Bank of America Pays $137 Million in Bid-Rigging Case

Bank of America plans to begin testing new bank offerings in December.Mario Tama/Getty Images Bank of America plans to begin testing new bank offerings in December.

Bank of America agreed on Tuesday to pay federal and state authorities $137 million to settle charges that its securities group helped rig bids on municipal bond contracts, according to the Securities and Exchange Commission.

The settlement is part of a wide-ranging inquiry into the municipal derivatives markets. The investigation has centered on whether Wall Street banks improperly won investments while defrauding cities, school districts and nonprofits. Eight bankers have already pleaded guilty to charges of fraud and conspiracy, including former executives at Bank of America, UBS and JPMorgan Chase.

“This ongoing investigation has helped to expose wide-spread corruption in the municipal reinvestment industry,” Robert Khuzami, director of the S.E.C.’s Division of Enforcement, said in a statement. “The conduct was egregious — in return for business, the company repeatedly paid undisclosed gratuitous payments and kickbacks and affirmatively misrepresented that the bidding process was proper.”

Bank of America first reported its own potential wrongdoing to the Justice Department in 2007 — the only bank to do so. The conduct is believed to have taken place between 1998 and 2003.

In return, the federal government agreed not to bring criminal charges against the company, immunity that does not apply to its employees. One former executive, fired in 2002, pleaded guilty to charges of fraud and conspiracy. As part of the settlement with the S.E.C., the company neither admitted nor denied wrongdoing.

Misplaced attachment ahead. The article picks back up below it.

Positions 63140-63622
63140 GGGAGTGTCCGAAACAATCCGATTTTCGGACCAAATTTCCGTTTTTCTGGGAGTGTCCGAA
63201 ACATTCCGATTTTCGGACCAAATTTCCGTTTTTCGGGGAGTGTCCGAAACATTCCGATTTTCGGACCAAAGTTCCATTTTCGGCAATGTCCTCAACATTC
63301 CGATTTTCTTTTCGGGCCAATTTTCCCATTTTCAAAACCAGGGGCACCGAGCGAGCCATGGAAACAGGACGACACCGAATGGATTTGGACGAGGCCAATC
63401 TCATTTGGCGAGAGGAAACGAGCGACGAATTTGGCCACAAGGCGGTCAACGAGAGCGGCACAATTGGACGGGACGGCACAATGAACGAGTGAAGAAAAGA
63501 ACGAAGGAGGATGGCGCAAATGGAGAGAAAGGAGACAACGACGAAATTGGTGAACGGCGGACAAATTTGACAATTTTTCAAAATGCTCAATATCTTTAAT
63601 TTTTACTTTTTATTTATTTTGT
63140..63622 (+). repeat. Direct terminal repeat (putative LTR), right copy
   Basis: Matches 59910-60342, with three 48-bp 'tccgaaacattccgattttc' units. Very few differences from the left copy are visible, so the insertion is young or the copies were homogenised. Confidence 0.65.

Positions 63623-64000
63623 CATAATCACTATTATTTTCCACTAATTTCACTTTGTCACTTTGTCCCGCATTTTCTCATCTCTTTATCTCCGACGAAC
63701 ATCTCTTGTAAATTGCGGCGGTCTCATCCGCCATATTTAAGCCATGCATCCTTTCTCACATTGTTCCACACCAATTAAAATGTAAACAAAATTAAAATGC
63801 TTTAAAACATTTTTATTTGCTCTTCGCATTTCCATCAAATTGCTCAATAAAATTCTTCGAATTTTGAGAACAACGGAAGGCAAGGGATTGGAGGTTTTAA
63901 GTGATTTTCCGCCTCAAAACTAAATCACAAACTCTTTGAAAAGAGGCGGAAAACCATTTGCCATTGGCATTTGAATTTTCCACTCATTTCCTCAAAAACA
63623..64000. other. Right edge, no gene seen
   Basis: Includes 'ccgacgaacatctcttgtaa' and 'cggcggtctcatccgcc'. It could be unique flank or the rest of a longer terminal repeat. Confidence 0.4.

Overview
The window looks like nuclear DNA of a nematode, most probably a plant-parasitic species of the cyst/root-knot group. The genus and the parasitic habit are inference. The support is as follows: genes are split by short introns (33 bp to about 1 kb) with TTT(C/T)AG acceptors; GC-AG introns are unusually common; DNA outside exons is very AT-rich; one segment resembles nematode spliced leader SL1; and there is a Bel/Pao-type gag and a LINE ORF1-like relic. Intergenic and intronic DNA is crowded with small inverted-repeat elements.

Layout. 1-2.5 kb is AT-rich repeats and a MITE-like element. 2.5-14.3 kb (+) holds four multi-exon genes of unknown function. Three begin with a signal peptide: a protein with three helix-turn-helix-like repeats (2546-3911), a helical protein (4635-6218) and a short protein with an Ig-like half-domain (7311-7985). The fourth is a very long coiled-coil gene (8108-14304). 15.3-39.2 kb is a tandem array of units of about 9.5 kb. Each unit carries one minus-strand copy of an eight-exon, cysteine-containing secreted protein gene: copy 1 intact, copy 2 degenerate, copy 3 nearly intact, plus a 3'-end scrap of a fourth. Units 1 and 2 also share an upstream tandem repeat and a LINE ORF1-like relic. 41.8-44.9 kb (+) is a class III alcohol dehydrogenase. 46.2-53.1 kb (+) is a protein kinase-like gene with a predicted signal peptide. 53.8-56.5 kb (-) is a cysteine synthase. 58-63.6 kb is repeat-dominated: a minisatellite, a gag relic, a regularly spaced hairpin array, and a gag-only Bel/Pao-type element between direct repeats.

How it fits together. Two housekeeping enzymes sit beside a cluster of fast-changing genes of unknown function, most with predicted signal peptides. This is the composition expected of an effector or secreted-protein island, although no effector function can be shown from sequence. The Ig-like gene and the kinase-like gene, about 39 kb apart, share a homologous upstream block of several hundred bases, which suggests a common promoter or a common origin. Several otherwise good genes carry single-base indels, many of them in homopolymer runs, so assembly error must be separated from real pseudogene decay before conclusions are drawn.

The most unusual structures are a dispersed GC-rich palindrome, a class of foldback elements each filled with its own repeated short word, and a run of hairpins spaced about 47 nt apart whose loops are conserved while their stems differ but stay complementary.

“Bank of America is pleased to put this matter behind it, and has already voluntarily undertaken numerous remediation efforts,” the company said in a statement.

The bank said it “continues to cooperate with all agencies on their inquiries into practices by various companies participating in the municipal derivatives markets during this time period.”

When towns and cities sell bonds, the municipalities generally invest the proceeds until they need to use the money. A middleman, known as a bidding agent, facilitates the process, setting up a competitive bid for those investment dollars.

In the charges against Bank of America, the S.E.C. alleged the process was not competitive because bidding agents directly steered business to the bank. Bank of America employees, investigators claimed, returned the favor, in part through kickbacks.

Besides the S.E.C., the settlement involves the Office of the Comptroller of the Currency, the Internal Revenue Service and 20 states. Bank of America agreed to pay $25 million to the I.R.S., $9 million to the O.C.C., $4.5 million to state agencies and $100 million to municipalities, nonprofits and others.

“This settlement is only a first step in an ongoing investigation aimed at recovering restitution from the nation’s biggest financial institutions for relentlessly shortchanging taxpayers and nonprofits,” Connecticut’s attorney general, Richard Blumenthal, said in a statement. “The conspiracy admitted by Bank of America deceived and defrauded municipalities and nonprofits in a web of bid-rigging and deceptive conduct, costing millions and involving several of the country’s major financial institutions.”

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